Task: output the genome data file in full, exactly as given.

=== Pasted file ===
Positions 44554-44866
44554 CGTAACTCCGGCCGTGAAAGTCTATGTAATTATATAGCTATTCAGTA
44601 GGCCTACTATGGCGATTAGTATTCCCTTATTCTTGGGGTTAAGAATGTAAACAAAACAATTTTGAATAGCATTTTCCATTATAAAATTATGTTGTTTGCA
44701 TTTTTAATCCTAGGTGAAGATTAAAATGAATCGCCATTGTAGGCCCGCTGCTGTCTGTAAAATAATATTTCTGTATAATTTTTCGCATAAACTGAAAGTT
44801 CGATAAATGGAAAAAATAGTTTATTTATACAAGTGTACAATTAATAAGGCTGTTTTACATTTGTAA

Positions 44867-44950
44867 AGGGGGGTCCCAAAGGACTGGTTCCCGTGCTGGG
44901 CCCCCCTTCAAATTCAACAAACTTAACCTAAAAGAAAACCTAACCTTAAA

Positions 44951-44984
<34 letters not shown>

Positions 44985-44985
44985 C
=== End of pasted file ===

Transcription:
Positions 44554-44866
44554 CGTAACTCCGGCCGTGAAAGTCTATGTAATTATATAGCTATTCAGTA
44601 GGCCTACTATGGCGATTAGTATTCCCTTATTCTTGGGGTTAAGAATGTAAACAAAACAATTTTGAATAGCATTTTCCATTATAAAATTATGTTGTTTGCA
44701 TTTTTAATCCTAGGTGAAGATTAAAATGAATCGCCATTGTAGGCCCGCTGCTGTCTGTAAAATAATATTTCTGTATAATTTTTCGCATAAACTGAAAGTT
44801 CGATAAATGGAAAAAATAGTTTATTTATACAAGTGTACAATTAATAAGGCTGTTTTACATTTGTAA

Positions 44867-44950
44867 AGGGGGGTCCCAAAGGACTGGTTCCCGTGCTGGG
44901 CCCCCCTTCAAATTCAACAAACTTAACCTAAAAGAAAACCTAACCTTAAA

Positions 44951-44984
<34 letters not shown>

Positions 44985-44985
44985 C